Since Prohibition ended this has been the darling of American whiskeys. And for good reason. It’s easy going, fun, and tasty which is also how I’d describe Zooey Deschanel.
Wild Turkey 101– No one would argue that this is a great whiskey. With that said, however, it has a bigger than life personality. This is what Hunter S. Thompson drank and if it’s good enough for him, it’s good enough for you. We can use it in Manhattans and we’ll get to our destination—the borough of Drunkenness—a lot faster for it. Plus it’s cheap enough that you won’t feel bad if someone wants a whiskey and Coke.[ref]I’ll likely ask them to leave the party.[/ref]
Old Weller 12-year– I pimp Weller at every turn and for good reason. It’s inexpensive and tasty. This 12-year will cost you less than 30 dollars and that’s a steal. As a wheated bourbon this will have a little more sweetness but it’s still complex.
Four Roses Single Barrel– Another inexpensive option and an aesthetically pleasing bottle. We need a single barrel to enjoy neat and this will do fine. The tour at Four Roses is one of the best in all of Kentucky. The old lady who gave us the tour had been their since Prohibition and I think she had an affair with Franklin Roosevelt, though that might have just been the booze talking.
Pappy Van Winkle 15-year– Any Van Winkle will do, but the 15 is beautiful and bottled at 107-proof so it’ll light your fire. It’s hard to come by and the exclusivity of the bottle alone will make you feel as rich and connected as Van Winkle’s cousins, the Winklevoss Twins.
Yamazaki 12-year– Made in the Scotch-vein, this, like Balvenie I mention below, will help bridge gaps for your bourbon drinkers afraid of other whiskey. I’m only going to add one here, though we could have an entire shelf dedicated to it. Yamazaki is a subtle single malt that’s perfectly balanced. No one is more meticulous than a Japanese person setting their minds to something and that fact shines in this whiskey. If Japanese people weren’t such gentle, non-confrontational folks I bet they’d make incredible bank robbers.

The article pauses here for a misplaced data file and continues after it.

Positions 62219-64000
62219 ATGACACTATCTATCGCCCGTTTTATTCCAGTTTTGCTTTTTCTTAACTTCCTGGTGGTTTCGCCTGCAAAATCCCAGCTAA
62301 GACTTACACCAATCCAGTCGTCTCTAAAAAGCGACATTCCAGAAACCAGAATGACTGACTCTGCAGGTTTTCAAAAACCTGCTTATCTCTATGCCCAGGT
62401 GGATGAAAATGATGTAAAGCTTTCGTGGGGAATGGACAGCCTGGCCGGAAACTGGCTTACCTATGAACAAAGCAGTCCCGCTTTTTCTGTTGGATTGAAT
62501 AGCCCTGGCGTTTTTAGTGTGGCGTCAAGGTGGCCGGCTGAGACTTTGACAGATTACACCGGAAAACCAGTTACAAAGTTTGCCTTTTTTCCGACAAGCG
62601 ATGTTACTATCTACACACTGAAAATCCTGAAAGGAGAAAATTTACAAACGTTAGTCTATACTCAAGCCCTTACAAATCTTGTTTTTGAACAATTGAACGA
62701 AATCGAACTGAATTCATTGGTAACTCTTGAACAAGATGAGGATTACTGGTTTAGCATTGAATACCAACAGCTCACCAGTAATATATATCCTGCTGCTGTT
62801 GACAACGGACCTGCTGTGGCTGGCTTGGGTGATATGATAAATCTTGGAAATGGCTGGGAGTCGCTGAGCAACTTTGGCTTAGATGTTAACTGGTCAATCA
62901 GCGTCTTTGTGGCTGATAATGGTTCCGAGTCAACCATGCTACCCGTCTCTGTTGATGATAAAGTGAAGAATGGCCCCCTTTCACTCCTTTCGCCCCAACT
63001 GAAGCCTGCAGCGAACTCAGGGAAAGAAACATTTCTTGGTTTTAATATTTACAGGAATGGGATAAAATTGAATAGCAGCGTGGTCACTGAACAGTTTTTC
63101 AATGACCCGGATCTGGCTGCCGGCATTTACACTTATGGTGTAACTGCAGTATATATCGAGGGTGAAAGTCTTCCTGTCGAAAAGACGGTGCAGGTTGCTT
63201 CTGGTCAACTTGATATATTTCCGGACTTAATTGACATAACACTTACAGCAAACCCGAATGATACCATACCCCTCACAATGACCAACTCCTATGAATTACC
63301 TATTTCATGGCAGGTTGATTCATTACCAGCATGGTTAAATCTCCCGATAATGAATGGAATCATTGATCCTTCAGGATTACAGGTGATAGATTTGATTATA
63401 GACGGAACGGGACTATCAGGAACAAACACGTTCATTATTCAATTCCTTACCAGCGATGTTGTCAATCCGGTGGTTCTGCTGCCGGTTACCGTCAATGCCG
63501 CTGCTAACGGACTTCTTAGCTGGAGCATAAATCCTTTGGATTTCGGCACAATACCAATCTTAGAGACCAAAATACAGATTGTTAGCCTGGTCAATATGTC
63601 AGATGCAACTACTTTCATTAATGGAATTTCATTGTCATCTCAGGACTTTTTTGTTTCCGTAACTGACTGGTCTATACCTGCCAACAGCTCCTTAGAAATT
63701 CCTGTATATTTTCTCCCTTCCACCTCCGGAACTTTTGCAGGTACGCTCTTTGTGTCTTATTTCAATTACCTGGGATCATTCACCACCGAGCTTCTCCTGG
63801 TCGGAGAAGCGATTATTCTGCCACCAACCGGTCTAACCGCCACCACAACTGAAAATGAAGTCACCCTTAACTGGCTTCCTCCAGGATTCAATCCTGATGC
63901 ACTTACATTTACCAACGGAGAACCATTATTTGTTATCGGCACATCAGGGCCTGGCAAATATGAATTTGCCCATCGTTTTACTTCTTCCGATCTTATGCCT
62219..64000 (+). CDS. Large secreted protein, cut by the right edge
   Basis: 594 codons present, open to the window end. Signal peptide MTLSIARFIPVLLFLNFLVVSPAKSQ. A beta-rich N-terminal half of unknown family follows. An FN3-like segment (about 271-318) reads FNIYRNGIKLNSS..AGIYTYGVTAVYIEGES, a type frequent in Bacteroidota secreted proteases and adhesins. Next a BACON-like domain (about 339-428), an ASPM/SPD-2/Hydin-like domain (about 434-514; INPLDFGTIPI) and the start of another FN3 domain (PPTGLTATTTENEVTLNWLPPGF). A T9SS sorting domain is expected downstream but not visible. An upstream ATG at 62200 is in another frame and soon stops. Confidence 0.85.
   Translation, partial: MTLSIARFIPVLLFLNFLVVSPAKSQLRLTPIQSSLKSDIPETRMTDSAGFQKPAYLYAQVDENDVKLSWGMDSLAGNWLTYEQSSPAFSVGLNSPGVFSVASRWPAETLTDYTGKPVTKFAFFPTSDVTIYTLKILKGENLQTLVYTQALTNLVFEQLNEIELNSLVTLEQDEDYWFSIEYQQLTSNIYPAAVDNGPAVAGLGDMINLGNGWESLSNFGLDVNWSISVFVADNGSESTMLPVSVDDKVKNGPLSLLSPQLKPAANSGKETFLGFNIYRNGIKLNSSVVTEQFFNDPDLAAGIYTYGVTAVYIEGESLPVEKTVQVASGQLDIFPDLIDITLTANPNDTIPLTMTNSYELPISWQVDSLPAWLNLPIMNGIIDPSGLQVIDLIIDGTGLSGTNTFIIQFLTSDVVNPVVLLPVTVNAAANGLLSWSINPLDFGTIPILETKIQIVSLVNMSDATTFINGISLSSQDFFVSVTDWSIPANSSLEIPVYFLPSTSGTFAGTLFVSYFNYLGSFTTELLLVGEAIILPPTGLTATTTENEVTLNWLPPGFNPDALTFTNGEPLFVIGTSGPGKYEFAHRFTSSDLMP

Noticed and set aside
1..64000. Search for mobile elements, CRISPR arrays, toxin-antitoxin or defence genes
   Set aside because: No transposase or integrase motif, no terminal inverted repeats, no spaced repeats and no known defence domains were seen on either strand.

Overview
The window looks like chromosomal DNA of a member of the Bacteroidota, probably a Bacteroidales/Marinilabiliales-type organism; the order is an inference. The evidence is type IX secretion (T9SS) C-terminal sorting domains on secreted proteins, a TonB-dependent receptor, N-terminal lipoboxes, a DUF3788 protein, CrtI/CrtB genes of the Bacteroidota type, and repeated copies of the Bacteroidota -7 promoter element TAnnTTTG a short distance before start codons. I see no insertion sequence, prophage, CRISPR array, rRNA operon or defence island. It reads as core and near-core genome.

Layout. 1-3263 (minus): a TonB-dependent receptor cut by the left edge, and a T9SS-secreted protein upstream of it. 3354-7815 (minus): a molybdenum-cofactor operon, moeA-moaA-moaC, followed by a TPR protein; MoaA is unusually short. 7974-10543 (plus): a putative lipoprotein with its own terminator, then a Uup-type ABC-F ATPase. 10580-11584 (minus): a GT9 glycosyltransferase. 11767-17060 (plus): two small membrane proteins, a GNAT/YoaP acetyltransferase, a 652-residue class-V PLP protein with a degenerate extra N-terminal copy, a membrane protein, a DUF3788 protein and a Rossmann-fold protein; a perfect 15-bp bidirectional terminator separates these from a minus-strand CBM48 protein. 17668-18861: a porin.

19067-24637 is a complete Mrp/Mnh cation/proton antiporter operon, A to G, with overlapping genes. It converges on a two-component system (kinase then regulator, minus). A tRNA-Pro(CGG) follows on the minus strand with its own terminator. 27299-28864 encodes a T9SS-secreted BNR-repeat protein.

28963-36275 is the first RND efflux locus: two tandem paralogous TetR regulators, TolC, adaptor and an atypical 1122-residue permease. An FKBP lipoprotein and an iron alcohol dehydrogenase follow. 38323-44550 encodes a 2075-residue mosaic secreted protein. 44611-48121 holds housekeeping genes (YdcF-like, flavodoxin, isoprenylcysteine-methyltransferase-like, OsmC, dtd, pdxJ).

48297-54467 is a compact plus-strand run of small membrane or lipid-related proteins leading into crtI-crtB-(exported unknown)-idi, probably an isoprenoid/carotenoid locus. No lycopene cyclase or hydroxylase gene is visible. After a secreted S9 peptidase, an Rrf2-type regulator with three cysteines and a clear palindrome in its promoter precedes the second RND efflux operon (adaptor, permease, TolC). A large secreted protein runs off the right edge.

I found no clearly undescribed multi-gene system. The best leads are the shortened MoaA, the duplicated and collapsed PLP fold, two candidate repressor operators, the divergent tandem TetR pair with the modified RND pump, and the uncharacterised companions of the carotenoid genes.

This is an impossible task so I’m not going to pretend that we can do Scotch justice in a 300-word post. With that said, I’ll choose a whisky from each of the regions, excluding the Lowland since I have little to no experience with the limited amount of whisky produced there.
Balvenie 14-year (Speyside)- I’ve tasted through the entire Balvenie product line and it’s one of the best in my mind. I’m not a peaty kind of guy so this drinks light and has a bit of sweetness—I guess I never stray far from bourbon. It should bridge the gap for the folks who are new to Scotch.
Dalmore 15-year (Highland)- Think of a buttery orange with a hint of smoke. If you don’t like the sounds of that you’re probably not ready to drink with me.
Springbank 18-year (Campbeltown)- Campbeltown was once the epicenter of Scotch but now there are only three distilleries. Chief among them is Springbank, a whisky I have had the pleasure to taste on many occasions.[ref]The luxury of working in the restaurant business is that I taste through a lot of products. Also to get through a shift sometimes I need to drink myself silly.[/ref] This has very subtle smoke—again my on again, off again aversion to peat—and big fruits. One of my favorites.
Ardbeg Supernova (Islay)– There’s always a place for smoke and peat so why not bring the pain? After entering my Ardbeg cocktail competition, which I’ve yet to hear who won, I’ve been trying this whisky when I can. This stuff is loaded. It tastes like someone set fire to a pile of old barn wood and threw the stuff in a tub of ocean water to put the fire out. You’ll have to be in the mood and it won’t please very many people, but no one said drinking was easy.